Posted: 23 October, 2023. Written by Jesse Scharf
The Science Based Target Initiative (SBTi) have opened a call for evidence which could prove critical to the future of the RGGO market. The deadline for response is Nov 24th.
Full information is provided on the SBTi website here - Call for Evidence on Market Mechanisms (sciencebasedtargets.org)
Why is it important?
The rules on how RGGOs are used within an organisation’s carbon reporting, largely rely on the guidance and standards issued by the Green House Gas Protocol (GHGP) (see here for the latest on that topic),target setting and disclosure programmes such as the RE100, CDP and the SBTi.
The SBTi has emerged as the premier target setting scheme with many existing and potential green gas consumers signed up. There are over 3500 companies with approved targets which you can view here - Companies taking action - Science Based Targets.
Demand for RGGOs in the UK is driven by large corporates who are highly likely to refer to the GHGP, SBTi or CDP rules. If they do not have confidence that RGGOs will lower their Scope 1 emissions, they will be reluctant to purchase them and value will be lost from the biomethane sector. This will serve to reduce incentives for production, now and in the future.
What do SBTi want to know?
Quite rightly, SBTi believes that the actions encouraged within their framework must create genuine carbon reductions and setting companies with SBTi targets on the path to net zero emissions.
There has been a range of criticisms on the use of Environmental Attribute Certificates (EACs) of which RGGOs are one type. GGCS believes some of these arguments are valid, while others are misunderstandings have been addressed or are being addressed. Many criticisms are linked to EACs for renewable electricity and there is a lack of understanding about the similarity and difference between electricity and gas EACs. For example the EAC market for biomethane has always provided significant value to biomethane producers, were as electricity EACs have had no or low values in the past.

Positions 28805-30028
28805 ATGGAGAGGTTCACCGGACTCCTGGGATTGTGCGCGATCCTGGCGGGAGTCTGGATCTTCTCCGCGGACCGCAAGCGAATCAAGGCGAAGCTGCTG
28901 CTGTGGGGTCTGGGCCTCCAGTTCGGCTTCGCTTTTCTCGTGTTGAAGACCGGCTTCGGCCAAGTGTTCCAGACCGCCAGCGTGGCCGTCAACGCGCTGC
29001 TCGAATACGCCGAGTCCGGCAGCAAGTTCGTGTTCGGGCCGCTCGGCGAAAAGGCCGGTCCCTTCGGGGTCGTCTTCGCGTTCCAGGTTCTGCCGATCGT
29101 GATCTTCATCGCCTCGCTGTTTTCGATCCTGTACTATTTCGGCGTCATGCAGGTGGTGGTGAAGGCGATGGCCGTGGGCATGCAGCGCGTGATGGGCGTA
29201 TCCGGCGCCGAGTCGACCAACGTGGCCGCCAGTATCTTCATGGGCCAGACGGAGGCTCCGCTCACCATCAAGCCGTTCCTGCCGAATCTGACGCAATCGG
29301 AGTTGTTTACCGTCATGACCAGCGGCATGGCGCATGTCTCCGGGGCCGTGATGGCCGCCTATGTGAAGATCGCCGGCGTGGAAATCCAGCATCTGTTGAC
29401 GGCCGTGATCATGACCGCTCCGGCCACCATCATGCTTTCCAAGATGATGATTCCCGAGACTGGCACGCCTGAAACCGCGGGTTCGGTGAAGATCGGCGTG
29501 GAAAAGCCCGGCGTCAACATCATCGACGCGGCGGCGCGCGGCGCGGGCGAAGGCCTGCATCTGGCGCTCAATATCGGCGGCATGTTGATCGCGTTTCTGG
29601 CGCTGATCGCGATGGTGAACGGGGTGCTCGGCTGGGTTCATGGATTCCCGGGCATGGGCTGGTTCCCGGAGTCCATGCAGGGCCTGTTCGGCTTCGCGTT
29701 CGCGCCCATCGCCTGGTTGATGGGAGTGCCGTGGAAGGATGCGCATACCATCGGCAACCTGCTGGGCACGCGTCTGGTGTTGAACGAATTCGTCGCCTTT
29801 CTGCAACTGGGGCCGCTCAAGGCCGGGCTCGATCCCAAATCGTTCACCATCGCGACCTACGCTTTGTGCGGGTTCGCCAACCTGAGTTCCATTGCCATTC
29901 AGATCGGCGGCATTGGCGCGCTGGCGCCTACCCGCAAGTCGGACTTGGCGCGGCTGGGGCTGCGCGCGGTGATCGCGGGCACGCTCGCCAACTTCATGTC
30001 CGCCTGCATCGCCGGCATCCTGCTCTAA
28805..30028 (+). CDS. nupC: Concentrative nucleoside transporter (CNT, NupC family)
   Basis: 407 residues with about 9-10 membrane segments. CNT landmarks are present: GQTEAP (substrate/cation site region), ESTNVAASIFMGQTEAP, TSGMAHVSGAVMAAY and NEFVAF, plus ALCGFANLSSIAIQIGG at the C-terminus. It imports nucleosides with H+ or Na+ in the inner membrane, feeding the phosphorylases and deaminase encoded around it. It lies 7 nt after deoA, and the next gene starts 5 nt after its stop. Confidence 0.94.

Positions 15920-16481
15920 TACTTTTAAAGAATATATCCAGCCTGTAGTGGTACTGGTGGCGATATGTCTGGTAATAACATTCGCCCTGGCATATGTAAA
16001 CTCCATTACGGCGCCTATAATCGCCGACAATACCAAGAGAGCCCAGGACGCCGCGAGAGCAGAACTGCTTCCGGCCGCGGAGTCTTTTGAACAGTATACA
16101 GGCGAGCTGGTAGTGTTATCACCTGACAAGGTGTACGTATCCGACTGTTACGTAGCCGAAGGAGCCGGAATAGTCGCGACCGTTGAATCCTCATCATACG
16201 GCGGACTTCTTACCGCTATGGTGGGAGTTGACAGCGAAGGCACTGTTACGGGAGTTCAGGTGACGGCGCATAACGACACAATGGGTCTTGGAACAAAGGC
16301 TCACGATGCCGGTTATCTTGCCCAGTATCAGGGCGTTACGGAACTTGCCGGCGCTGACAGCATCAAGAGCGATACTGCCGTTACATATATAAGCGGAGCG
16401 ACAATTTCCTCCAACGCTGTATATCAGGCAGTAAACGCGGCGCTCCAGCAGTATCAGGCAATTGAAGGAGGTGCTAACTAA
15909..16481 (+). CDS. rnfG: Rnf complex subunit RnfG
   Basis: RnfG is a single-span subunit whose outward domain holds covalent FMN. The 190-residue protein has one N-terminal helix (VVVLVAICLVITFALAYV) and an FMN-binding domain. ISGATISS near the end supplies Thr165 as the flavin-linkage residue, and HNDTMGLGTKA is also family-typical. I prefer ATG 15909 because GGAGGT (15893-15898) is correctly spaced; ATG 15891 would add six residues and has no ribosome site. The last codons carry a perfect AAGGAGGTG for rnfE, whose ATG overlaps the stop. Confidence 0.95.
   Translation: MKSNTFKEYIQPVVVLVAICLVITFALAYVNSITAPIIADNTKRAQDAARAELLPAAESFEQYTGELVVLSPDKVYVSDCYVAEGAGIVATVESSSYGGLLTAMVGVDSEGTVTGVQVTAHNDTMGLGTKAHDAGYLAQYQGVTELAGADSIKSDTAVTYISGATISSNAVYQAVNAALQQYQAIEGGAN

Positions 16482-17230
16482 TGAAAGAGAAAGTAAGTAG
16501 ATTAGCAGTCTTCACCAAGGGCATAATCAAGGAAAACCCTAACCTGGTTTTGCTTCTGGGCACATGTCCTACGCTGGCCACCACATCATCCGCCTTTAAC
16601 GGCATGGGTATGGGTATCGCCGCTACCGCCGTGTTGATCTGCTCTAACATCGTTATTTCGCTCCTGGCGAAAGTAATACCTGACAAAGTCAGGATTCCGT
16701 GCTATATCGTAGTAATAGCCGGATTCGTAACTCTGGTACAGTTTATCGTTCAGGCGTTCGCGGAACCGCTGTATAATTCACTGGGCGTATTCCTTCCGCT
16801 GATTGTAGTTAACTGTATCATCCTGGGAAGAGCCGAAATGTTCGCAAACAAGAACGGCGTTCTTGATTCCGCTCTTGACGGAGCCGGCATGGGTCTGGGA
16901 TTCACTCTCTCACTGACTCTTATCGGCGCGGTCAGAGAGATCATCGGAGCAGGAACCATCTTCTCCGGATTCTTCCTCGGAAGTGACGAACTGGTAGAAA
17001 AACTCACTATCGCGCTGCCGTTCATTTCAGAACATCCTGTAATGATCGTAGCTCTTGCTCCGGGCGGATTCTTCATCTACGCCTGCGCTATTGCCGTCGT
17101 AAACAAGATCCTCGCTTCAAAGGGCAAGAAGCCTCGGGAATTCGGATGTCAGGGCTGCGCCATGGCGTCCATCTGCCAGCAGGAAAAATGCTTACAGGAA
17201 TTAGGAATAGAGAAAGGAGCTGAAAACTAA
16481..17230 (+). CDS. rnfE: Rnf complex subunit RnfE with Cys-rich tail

This call for evidence can provide SBTi with the information they need to be confident in allowing the use of EACs issued by robust and credible systems such as the GGCS.
What evidence will be useful to provide via this call?
GGCS, along with sector organisations such as ERGaR and EBA, will be drafting up replies, seeking input from their members and sharing information with them to engage with this process. GGCS members can expect a draft of our reply by the end of October.
The key will be to bring together existing evidence on the importance of renewable gas EAC(s) (such as RGGOs) in supporting additional biomethane generation. The framework for EACs to provide this kind of support is clear in RED II where it states that government support should account for the income received via GoO. In the UK’s current Green Gas Support Scheme it is clear in their impact assessment, that see they have to provide less support than they would if producers received no income from EACs. In GGCS’s view, this shows that the EAC market allows government money to go further, with more support for production than would otherwise be possible.
Reinforcing this message is what we hear from industry about how important EAC income is to their business models and that without this income, many new projects are simply not viable. We are also seeing early signs of unsubsidised production based on private income, with the EAC connecting producer to consumer who provide the critical long term offtake (AstraZeneca partners with Future Biogas to deliver net zero target – Future Biogas).
While this picture is clear in the mind of the biomethane industry, it has not yet been fully articulated to organisations such as the SBTi. This is the opportunity to change that, and we encourage all parties to engage with this process.